By 1723, Handel had been appointed as Composer of Music for the Chapel Royal, and was also expected to teach music to the Princesses of the Royal Family. The Schism Act of 1714, however, prohibited foreigners teaching without a licence from a bishop. As such, George I made Handel a naturalised British subject in 1727 shortly before his death, which essentially granted Handel British citizenship in a time before passports and citizenship tests, such was the affection for his skills in the Royal Household.
Handel brought over his training and experience of late Italian Baroque music and German choral tradition, influencing the British music scene. One of his first commissions as a British subject was to compose the music for George II’s coronation on 22nd October 1727.
‘Zadok The Priest’ was just one of four coronation anthems that were composed; the other three being ‘Let Thy Hand Be Strengthened’, ‘The King Shall Rejoice’ and ‘My Heart Is Inditing’. Although these pieces often accompany the proceedings at coronations, it is only ‘Zadok’ that has endured in its popularity, being performed at every coronation since, usually during the anointing. However, this quartet of songs are still admired by many groups across the UK and internationally: many orchestras and choirs often choose to devote a concert, or at least a half, to Handel’s Coronation Anthems, such is their influence.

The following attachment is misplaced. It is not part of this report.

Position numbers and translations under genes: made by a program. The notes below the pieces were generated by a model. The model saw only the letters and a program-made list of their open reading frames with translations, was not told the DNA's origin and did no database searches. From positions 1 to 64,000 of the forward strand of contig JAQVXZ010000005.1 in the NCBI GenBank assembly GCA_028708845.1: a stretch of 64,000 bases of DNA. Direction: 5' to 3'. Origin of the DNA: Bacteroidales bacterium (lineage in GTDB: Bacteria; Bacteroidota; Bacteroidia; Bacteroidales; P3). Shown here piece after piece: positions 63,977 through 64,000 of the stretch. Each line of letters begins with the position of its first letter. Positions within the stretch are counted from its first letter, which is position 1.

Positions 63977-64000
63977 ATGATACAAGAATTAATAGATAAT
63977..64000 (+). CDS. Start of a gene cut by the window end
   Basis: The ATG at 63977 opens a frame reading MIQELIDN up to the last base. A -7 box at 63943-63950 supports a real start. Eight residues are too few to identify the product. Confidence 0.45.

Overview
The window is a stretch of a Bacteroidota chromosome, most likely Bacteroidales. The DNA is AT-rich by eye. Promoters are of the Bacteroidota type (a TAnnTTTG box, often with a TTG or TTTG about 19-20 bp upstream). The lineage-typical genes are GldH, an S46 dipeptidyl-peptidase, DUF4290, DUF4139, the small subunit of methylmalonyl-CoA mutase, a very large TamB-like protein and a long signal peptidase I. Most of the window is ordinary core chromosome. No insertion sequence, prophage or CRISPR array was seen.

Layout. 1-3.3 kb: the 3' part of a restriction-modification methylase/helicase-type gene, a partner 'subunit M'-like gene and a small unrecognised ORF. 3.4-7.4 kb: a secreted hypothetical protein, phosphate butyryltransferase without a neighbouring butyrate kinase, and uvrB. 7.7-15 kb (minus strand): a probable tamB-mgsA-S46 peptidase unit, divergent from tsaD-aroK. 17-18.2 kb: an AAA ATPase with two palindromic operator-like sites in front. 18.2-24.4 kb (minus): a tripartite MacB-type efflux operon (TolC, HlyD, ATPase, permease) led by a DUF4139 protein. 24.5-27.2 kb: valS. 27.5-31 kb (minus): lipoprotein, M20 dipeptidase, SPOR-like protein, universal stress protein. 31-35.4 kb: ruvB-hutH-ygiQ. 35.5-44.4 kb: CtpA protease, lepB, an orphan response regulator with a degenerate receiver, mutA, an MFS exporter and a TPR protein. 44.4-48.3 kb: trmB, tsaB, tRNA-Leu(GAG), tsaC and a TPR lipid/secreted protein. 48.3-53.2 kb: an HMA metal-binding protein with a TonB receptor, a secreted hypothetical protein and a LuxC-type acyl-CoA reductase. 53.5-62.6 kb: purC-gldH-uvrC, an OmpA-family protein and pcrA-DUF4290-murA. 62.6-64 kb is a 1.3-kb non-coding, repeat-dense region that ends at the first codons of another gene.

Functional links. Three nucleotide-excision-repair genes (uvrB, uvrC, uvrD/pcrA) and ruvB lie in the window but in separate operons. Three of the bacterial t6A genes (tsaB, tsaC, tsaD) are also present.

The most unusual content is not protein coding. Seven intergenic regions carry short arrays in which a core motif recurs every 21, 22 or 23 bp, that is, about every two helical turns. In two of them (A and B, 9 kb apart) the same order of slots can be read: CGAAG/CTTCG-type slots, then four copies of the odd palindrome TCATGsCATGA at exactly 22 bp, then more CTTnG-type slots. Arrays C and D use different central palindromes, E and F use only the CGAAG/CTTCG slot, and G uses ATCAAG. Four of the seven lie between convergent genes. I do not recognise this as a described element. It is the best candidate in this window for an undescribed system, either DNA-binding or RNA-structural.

The ‘Naturalised Englishman’ didn’t just write for coronations, though, and in fact, started off his career for the King in more ordinary circumstances. In 1717, Handel was commissioned by newly-crowned George I to write music for a concert to be held on the River Thames. Thus, Handel’s ‘Water Music’ was created to help bring the occasion to life. It was composed for a relatively large orchestra, since the sound needed to carry when performed outdoors. A
t the first performance in front of the King in July 1717, Handel himself sailed on a barge up the Thames with His Majesty, while another carrying some 50 musicians accompanied them. The King was besotted by Handel’s music and ordered that the suites be played twice more on the return journey to Whitehall.